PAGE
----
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K-State Today

January 28, 2019

Visiting Fulbright scholar Geoff Cockfield to give seminar Jan. 31

Submitted by Carla Woodyard

Geoff Cockfield, visiting Fulbright scholar, will present a seminar in the agricultural economics department at 3 p.m. Thursday, Jan. 31, in 342 Waters Hall.

Cockfield will present "Why does the nation of individual enterprise provide government support to its farmers, while a (slightly more) social democratic nation does not? Comparing agricultural policies in Australia and the U.S. and reflecting on broader national differences."

Australia and the U.S. are developed, anglophone, Euro-colonial nations with similar agricultural production systems and some common export commodities. Both nations have cultural and political narratives about the importance of agriculture and rural communities and both were influenced by the resurgent market ideology of the 1980s and participate in the World Trade Organization and a range of bilateral trade agreements. Australia also is relatively exposed to U.S. cultural and political trends and ideas. Despite these commonalities and the potential for policy transfer, the agricultural policies of the two countries are notably different. In particular, Australia has drastically reduced effective support to farmers with almost no on-going agricultural programs, in contrast to the range and security of programs available in the U.S.

This presentation is based on two core questions:

  1. What are the main policy differences between the U.S. and Australia, based on levels of effective support and protection and selection of policy instruments?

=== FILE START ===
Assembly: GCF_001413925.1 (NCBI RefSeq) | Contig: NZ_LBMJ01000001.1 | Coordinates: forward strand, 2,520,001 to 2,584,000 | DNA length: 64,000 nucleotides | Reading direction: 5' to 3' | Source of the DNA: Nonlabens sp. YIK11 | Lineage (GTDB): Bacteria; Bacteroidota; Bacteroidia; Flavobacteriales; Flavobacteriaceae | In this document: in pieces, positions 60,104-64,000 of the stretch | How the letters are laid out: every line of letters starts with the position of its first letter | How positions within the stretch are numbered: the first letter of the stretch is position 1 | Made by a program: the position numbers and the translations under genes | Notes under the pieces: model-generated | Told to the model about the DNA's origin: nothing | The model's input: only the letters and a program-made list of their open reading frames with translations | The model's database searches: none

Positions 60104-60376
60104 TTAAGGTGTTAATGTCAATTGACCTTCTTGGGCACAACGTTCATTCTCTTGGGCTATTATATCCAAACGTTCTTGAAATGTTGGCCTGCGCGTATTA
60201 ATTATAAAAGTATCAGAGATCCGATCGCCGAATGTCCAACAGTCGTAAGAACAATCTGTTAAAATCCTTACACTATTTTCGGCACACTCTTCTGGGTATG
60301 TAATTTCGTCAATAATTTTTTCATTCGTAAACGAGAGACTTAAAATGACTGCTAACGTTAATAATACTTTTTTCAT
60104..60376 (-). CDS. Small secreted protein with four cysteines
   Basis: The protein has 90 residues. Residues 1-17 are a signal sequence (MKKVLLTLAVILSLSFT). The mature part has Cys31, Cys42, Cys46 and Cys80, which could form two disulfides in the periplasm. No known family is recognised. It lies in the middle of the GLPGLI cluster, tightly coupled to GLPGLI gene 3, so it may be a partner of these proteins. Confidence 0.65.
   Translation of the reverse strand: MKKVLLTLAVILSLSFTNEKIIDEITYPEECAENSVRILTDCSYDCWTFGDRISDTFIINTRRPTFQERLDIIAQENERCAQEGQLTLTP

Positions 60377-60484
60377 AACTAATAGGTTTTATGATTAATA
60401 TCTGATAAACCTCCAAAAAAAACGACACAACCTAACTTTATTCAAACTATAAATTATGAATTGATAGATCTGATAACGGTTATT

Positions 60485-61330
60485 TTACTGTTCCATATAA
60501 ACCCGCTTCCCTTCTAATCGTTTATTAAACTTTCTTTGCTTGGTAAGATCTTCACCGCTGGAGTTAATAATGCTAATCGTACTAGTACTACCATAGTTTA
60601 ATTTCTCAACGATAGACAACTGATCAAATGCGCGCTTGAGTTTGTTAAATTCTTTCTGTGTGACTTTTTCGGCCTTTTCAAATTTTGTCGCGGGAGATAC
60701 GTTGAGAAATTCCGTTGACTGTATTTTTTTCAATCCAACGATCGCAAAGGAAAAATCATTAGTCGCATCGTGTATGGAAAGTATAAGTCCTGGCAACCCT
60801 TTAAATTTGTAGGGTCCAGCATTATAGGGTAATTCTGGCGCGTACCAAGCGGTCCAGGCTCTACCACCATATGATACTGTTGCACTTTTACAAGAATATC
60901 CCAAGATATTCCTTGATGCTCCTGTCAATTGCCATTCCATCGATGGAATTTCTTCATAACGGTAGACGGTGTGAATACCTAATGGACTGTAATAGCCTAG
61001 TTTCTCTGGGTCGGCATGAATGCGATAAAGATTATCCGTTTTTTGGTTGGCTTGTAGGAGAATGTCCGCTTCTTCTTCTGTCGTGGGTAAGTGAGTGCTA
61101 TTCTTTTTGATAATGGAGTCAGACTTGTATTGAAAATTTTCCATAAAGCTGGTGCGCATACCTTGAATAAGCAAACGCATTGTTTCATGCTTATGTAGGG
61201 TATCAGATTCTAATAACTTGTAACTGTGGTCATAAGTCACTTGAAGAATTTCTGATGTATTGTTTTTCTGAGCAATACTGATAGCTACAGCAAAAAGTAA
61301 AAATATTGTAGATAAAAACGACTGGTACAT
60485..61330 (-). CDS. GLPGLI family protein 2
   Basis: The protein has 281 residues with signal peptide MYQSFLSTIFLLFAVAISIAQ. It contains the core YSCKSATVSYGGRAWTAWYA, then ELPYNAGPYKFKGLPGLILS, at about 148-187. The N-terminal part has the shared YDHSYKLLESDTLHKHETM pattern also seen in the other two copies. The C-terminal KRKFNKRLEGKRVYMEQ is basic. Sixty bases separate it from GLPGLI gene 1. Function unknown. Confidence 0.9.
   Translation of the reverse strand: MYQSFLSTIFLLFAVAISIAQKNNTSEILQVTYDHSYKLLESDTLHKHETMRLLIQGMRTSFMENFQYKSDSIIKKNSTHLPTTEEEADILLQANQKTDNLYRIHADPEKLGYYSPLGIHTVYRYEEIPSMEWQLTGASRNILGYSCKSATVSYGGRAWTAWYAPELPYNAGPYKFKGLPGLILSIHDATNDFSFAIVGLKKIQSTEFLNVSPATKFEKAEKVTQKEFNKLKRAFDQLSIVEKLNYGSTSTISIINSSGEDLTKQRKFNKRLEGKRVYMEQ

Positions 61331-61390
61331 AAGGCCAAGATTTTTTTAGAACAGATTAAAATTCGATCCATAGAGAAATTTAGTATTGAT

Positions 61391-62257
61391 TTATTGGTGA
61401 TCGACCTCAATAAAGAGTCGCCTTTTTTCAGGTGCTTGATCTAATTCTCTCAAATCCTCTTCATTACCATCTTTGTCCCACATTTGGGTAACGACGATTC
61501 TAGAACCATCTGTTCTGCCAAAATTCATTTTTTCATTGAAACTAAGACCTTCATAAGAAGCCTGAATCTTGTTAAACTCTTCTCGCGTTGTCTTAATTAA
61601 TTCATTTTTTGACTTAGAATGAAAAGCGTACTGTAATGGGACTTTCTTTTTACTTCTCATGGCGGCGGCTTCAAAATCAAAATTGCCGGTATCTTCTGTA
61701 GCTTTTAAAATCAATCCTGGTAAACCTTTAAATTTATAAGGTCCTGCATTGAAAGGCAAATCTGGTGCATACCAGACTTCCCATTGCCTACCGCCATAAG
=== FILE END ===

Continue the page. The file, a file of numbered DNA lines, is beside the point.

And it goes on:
2. What are the reasons for these differences, especially considering coalescence of interests, values and narratives and institutional settings?

This leads to three questions for concluding discussion:

  1. Are there policy instruments and programs from the U.S. that could be reconsidered for Australia, given on-going political interest in supporting farmers?
  2. Does Australia's policy pathway suggest anything about the future for U.S. policy, especially considering the apparent absence of significant changes to the 2018 Farm Bill?
  3. What does this comparative study suggest about broader differences between the U.S. and Australia?

The research for the seminar was organized around two public policy concepts: post-exceptionalism and the advocacy coalition framework. The former is being used to explain and describe policy change in developed countries since the WTO Uruguay round of talks, while the latter facilitates the examination of the impact of policy advocates coalescing around particular values and narratives, given particular institutional settings.

Cockfield has been at K-State since Sept. 4, 2018, working on the comparative policy study and developing collaborative networks in the U.S. and especially at K-State. He leaves K-State on Feb. 4.

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